I was stunned, while taking the Master Gardeners Course up here in
northern Idaho, to find how much emphasis was placed on chemicals. No
phones for me either--but that was my choice after being told that I could
only recommend the approved chemical solutions to problems and would not
be permitted to discuss non-chemical alternatives. The rules are
different for tenured faculty than they are for volunteer Master
Gardeners. That's a shame considering so much experience in testing
alternatives is in gardeners and outside the purview of University
I'm aware that Extension Agents have considerably more lattitude in
providing alternatives than volunteer Master Gardeners. There are a number
of Extension agents, even here in Idaho, that are working hard toward
positive change. I applaud their effort to swim upstream. Let's hope they
don't suffer the same fate as the salmon in this region.
Mention was made of creating demand for more emphasis on sustainability in
university ag programs. Demand is defined as "willing and able" to
pay for the product desired. In this the Universities are meeting the
demands of those who are able to pay. Students "demand" for sustainable ag
programs simply can't be as influential as research dollars provided by ag
chemical and biotech companies.
A consortium of organization in Washington has banded together to move WSU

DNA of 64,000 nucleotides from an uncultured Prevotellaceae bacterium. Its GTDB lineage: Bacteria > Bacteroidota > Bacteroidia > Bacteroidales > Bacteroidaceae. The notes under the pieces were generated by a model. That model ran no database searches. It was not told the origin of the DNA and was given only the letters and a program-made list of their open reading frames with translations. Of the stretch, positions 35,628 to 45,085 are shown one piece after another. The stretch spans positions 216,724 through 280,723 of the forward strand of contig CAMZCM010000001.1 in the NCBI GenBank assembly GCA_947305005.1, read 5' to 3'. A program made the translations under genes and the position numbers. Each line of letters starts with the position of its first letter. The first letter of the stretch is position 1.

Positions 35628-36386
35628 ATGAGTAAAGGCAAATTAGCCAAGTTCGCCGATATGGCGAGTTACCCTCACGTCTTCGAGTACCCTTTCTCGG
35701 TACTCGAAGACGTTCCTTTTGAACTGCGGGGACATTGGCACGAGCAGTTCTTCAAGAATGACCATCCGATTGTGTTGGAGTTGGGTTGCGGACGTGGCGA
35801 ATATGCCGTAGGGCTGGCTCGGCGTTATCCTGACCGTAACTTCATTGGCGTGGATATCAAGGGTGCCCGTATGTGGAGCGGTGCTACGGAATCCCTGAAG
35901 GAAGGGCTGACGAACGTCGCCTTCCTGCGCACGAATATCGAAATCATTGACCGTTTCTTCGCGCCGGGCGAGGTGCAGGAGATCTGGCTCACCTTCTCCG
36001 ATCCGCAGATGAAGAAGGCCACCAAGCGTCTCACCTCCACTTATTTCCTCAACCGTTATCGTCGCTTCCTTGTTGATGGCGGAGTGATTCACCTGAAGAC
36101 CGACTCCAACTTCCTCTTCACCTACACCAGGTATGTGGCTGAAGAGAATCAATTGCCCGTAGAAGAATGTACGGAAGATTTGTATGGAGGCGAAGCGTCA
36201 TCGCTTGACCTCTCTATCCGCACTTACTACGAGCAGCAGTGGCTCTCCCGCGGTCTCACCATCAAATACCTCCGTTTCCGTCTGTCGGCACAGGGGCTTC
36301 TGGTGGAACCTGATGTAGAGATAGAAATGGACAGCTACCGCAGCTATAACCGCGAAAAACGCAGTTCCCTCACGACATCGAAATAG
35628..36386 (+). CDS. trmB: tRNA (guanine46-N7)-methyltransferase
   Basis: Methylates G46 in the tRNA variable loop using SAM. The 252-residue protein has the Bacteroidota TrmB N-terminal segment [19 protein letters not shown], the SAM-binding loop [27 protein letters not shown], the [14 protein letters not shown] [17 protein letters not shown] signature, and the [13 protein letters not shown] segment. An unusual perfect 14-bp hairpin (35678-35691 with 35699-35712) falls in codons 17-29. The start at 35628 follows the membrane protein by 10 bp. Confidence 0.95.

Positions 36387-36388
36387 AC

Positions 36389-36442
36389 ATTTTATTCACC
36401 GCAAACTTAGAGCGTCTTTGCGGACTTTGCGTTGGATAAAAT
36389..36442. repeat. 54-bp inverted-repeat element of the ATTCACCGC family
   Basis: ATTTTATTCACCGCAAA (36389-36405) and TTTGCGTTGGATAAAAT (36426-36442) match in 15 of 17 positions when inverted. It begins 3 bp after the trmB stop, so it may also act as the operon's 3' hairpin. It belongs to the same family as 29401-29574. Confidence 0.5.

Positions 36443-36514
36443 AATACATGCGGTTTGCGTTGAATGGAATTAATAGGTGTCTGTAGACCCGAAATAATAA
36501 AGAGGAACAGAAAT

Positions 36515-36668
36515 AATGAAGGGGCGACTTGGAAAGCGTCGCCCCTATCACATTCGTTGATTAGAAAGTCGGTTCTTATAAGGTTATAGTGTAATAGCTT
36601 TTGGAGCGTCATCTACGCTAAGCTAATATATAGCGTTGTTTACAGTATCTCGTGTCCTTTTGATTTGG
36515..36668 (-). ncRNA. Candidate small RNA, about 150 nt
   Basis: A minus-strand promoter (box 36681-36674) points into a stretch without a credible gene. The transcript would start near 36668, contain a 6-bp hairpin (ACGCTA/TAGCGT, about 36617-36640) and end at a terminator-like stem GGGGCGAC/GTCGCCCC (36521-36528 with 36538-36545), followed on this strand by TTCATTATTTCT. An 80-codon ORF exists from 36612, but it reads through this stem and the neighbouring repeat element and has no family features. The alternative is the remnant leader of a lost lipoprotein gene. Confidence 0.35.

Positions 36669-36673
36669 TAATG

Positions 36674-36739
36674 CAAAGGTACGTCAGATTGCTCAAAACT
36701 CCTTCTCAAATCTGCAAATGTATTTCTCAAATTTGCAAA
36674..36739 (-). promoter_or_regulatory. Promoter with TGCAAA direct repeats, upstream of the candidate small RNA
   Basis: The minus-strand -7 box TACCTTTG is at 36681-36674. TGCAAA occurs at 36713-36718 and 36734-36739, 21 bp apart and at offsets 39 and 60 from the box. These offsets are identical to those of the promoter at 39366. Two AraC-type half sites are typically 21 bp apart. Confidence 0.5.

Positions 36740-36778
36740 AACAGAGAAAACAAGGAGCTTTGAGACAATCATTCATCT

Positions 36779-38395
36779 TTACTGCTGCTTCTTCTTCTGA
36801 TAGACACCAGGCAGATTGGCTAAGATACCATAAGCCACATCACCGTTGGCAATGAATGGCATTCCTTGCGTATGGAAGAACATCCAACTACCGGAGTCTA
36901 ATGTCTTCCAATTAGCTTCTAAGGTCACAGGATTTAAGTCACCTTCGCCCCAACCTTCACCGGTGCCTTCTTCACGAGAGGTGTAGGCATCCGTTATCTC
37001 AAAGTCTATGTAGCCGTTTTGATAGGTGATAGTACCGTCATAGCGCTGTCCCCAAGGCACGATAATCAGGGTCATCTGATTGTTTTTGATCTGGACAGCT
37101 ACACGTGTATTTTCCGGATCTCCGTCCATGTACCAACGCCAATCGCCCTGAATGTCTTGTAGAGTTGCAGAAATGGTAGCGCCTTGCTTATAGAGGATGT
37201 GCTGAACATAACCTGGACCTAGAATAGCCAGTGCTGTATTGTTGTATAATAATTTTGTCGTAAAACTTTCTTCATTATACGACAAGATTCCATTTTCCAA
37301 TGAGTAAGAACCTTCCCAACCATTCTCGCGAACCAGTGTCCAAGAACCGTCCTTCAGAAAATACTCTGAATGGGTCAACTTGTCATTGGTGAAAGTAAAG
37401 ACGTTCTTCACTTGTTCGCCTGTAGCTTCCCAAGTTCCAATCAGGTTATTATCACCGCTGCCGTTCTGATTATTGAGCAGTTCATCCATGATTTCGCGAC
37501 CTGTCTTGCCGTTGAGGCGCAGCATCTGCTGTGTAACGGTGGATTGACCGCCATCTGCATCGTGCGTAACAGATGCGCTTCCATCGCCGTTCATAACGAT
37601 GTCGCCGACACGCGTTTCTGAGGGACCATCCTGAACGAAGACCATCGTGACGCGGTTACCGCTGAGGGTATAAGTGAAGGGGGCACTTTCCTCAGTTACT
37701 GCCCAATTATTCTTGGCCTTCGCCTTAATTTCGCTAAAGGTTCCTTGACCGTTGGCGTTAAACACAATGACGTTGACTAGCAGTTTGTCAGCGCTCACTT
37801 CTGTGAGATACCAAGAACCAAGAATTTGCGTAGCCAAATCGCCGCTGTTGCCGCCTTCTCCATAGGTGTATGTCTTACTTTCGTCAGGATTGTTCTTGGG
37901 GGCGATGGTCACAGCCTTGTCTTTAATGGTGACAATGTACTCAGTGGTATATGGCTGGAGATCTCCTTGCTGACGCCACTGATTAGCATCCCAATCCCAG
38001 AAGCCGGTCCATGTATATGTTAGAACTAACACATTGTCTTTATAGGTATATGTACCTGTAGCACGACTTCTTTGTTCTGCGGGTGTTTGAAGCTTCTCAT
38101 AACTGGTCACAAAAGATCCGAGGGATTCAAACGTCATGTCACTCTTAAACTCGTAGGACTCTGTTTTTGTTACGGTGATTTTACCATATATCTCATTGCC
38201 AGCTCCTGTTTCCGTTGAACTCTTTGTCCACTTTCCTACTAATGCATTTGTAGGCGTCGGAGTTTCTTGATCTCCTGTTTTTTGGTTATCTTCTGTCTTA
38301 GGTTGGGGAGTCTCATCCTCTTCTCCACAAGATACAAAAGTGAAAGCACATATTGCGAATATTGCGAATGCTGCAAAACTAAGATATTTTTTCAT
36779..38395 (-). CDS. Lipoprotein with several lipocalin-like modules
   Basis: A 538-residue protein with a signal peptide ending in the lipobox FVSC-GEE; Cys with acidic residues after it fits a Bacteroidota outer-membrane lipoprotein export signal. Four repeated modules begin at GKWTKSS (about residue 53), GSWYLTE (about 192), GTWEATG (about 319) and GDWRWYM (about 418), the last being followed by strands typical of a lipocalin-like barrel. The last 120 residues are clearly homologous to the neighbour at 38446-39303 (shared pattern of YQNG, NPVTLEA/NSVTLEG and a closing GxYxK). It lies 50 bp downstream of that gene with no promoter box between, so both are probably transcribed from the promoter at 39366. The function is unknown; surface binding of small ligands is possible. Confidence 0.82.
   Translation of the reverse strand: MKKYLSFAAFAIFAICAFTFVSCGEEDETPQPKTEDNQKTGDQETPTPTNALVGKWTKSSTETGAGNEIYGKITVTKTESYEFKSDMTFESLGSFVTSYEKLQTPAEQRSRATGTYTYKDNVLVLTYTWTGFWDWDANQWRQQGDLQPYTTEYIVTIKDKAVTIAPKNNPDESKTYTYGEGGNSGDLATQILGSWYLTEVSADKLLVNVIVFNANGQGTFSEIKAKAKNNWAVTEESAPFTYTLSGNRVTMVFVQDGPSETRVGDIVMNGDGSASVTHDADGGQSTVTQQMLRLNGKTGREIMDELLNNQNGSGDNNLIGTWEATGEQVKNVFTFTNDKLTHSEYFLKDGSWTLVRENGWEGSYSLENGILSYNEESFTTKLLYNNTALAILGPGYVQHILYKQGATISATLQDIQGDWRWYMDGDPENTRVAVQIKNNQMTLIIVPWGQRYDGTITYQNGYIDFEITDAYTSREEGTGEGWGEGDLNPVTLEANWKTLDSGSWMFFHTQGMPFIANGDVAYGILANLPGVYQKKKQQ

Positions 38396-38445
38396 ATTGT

to change by working to influence legislative allocation of dollars to
specific programs within the college of ag. This political action has
proven to be the most effective way to provide balance to private dollars
right here, right now. By continuing to influence the source of
dollars and by staying engaged we can continue to create change from
within the system and from without.
On Sun, 7 Feb 1999, Wilson, Dale wrote:
> > But as far as I know I'm still not allowed to "man" the
> > phones on the master gardener line because I don't just
> > deliver the published chemical control sheets but
> > sometimes offer the organic solution. Uh uh, that's
> > a no-no.
> My appointment at the University of Idaho - Parma was 20% extension
> specialist. We fielded questions from organic gardeners, and tried to give
> them "organic" solutions to their problems. I didn't feel any pressure to
> avoid this. Maybe the master-gardener program at Cornell is reacting
> adversely to polemic or politically-based responses you make, not to
> "organic solutions" per se.
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